The Analytical ApproachQuestion: How do we use data to make informed content decisions across digital channels? In 2008, about five months before the Lehman Brothers collapsed as a result of the subprime mortgage market, Richard Thaler and Cass Sunstein published Nudge: Improving Decisions about Health, Wealth, and Happiness. It was the first formal use of the term “choice architecture.” Nudge, (pronounced like fudge), is the design of different ways choices can be presented to consumers related to decision-making. Taking the concept further, Daniel Kahneman published the best seller, Thinking, Fast and Slow, questions our general confidence in natural, human judgement.
An effective 'Nudge' theory example is the push to gain more acceptance and an increase of organ donation rates in the United States. A 'choice program' was put in place as part of driver's license renewal. Opting in as an organ donor could also be prodded by a wider community support of people who have become organ donors, as well.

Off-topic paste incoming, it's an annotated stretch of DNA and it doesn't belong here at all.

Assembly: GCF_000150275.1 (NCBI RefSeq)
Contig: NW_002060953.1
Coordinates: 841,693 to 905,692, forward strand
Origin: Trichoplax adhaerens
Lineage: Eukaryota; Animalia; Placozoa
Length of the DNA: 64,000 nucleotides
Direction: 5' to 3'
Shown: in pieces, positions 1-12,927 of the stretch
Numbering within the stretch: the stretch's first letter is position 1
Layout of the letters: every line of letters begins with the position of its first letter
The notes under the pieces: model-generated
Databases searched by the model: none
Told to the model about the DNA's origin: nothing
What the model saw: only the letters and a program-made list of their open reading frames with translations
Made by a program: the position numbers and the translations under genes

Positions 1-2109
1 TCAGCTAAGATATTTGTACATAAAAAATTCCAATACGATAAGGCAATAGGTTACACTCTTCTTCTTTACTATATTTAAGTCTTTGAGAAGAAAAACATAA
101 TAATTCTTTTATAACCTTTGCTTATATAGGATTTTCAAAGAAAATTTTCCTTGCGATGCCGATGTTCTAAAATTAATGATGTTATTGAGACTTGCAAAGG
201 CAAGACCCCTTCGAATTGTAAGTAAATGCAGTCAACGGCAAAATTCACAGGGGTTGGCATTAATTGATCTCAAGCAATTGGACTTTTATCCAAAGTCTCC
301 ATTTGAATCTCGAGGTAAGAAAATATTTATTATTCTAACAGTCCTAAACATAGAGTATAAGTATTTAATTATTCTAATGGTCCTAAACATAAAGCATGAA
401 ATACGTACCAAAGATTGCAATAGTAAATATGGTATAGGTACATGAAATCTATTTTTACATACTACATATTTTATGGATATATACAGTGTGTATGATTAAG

Decision making has various levels. Not every decision takes deep thought or rational processing. Majority of our decisions are made quickly. The brain finds ways to make rapid decisions to navigate life and often with inadequate information. Fast and automatic decision making can almost be on ‘auto-pilot’ or unconscious, in a way. It is about efficiency; energy efficiency. As the decisions become more habitual, it takes less focus and active thinking. Important to note is that as we consider these easier decision habits there is also a lack of focus. This is a natural brain reaction for habitual decisions. As such, it can be prone to bias and error. On the other hand, a decision that is unique and requires cognitive energy, can be slower and more effort is given. It can become overtaxing and as Kahneman referred in his book, Thinking, Fast and Slow, human cognitive capacity has limits which can lead to error. Thaler and Sunstein referred to 'nudge' being effective through 'choice architecture.' The choice architecture is a way to design and structure options to make the decision easier for the decider. An example would be inside the school cafeteria, putting the healthier snack choice at eye level versus the unhealthier choice harder to reach and not in line of sight. In that case, and with the experiment referred to in the nudge study, kids chose those healthier snacks. Clinicians’ and patients’ are also influenced by subtle design of information and choices to effect decisions and behavior. When the “choice architecture” is designed to influence behavior in a predictable way but without restricting choice, it is often called a “nudge.” Inside the EHR, physician nudges are influential. The direction and force must be aligned with professional standards, regulations and those standards may evolve over time.